Nymphs have eight legs, and as soon as they emerge, they look for the second host they can feed from. This feeding is often referred to as a blood meal. Nymphs are around in large numbers from March to August. Although they’re not fully fledged adult paralysis ticks, they can cause serious harm to your pets if a large number is found attached to them. Once they have finished feeding, nymphs fall to the ground, moult, and become adult ticks.

4. Adults
Female adult paralysis ticks have one mission: to find a host. Once they do, they will engorge themselves with blood – often 100 times more than their body weight. The female tick then abandons its host and lays its eggs to start the whole cycle over again. Adult male ticks do not feed from a host. A male tick uses the host to find a female tick to mate and feed from her. Males pierce the cuticle with their mouth parts and feed on the female’s haemolymph.

What animals do ticks harm?

Ticks attach themselves to various animals; however, not all animals react to ticks.

Native animals like possums and bandicoots are often found with many ticks on them, but they have built up immunity against the paralysis ticks’ toxins and are generally unharmed by them.

Ticks can also attach themselves to humans. Most people won’t get sick after a tick bite, but some people have severe allergic reactions to them, which can cause an anaphylactic reaction.

For dogs and cats, tick poisoning can cause serious illness or death. Very old and young dogs and cats will suffer more complications with tick poisoning. Pets with health conditions are likely to fare worse than healthy adult dogs and cats.

How do ticks harm cats and dogs?

When ticks feed on your pet’s blood, they inject a toxin into its bloodstream. This toxin is actually a type of venom. The toxin directly affects the nervous system, causing lower motor neuron paralysis.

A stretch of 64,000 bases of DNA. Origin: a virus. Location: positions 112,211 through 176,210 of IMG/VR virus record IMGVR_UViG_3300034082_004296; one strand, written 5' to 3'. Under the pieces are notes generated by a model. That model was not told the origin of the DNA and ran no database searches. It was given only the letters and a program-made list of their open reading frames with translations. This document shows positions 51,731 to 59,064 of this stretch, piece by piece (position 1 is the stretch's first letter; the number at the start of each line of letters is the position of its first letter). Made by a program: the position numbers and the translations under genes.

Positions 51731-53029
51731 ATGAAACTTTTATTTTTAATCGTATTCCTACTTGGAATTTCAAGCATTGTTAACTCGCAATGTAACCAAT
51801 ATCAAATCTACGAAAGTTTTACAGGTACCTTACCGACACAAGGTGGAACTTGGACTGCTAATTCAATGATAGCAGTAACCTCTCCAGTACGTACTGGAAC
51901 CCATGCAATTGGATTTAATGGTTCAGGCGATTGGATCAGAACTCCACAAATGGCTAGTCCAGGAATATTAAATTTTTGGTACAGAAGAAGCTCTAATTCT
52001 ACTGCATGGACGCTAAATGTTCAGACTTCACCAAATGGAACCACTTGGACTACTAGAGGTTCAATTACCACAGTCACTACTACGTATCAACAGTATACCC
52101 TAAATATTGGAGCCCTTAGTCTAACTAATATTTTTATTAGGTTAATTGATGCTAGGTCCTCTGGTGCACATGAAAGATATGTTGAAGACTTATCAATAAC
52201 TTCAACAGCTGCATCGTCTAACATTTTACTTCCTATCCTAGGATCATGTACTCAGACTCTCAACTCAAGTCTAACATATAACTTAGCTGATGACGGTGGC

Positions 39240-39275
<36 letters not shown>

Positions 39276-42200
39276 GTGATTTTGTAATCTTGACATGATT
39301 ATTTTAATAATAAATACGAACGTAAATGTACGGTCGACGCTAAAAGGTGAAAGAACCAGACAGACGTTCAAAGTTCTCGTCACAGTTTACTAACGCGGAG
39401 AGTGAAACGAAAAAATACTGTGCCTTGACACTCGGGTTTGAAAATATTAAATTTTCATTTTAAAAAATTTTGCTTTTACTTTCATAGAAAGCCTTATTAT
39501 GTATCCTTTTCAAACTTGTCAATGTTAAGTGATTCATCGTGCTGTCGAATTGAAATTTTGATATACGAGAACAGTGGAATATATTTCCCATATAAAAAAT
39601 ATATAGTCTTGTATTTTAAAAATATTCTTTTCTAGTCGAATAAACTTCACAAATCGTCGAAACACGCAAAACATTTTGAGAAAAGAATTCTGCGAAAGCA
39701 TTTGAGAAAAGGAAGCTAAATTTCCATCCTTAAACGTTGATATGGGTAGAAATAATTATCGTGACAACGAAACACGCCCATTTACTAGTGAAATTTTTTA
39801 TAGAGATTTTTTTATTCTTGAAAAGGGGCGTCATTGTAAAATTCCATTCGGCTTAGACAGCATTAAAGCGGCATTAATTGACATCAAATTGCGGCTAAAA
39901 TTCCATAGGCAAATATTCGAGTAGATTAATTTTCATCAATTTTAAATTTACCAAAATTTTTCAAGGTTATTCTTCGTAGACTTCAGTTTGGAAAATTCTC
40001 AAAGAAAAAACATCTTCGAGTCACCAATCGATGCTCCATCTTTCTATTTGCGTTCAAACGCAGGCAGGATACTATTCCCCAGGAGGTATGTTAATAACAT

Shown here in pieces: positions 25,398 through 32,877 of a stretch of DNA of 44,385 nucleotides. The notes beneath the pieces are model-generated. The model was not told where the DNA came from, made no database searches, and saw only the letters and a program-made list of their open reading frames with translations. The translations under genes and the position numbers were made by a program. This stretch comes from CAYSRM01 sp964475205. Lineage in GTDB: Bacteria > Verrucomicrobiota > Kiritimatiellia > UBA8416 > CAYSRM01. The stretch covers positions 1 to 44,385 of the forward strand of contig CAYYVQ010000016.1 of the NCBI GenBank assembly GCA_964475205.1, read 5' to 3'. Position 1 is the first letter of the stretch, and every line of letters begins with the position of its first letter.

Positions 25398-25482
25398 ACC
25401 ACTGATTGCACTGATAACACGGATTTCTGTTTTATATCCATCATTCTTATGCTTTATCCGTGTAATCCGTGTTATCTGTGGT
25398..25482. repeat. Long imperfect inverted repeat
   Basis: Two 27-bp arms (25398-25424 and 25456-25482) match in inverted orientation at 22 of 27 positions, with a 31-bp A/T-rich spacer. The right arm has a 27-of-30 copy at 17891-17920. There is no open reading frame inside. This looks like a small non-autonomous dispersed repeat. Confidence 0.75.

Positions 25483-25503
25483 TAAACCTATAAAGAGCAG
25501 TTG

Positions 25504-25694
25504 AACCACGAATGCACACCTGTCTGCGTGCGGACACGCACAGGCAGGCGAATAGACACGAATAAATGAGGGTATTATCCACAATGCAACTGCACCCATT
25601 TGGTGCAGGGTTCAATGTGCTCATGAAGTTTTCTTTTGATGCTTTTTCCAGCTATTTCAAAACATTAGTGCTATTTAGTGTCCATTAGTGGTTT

This toxin is injected in various amounts throughout the feeding process. Holocyclo-toxin is a mysterious toxin, captivating the attention of Australian researchers. Its complex mechanisms continue to elude scientists.

You need to know that if your dog or cat is not treated, they will almost certainly suffer from respiratory and heart failure, leading to loss of life. This is the case even if you have removed the tick.

What symptoms should you look for in your cat and dog?

It is vital that you are aware of the symptoms of paralysis ticks in your dog or cat. We have dealt with thousands of tick poisoning cases in our practice, which shows it’s not a rare occurrence in the Northern Beaches and on the North Shore.

Be proactive.

Be on the lookout for symptoms.

If your dog or cat has tick poisoning, you can expect to see some or all of the following symptoms:


Early Signs

Later Signs

Worsening Signs

Weakness in the back legs. Frequent sitting. Difficulty walking upstairs or jumping.

Wobbly legs, difficulty walking

Collapse, unable to stand, walk or sit


Panting, progressing to loud breathing and grunting noises

Breathing becomes exaggerated and difficult


Inability to blink

Frequent gagging and grunting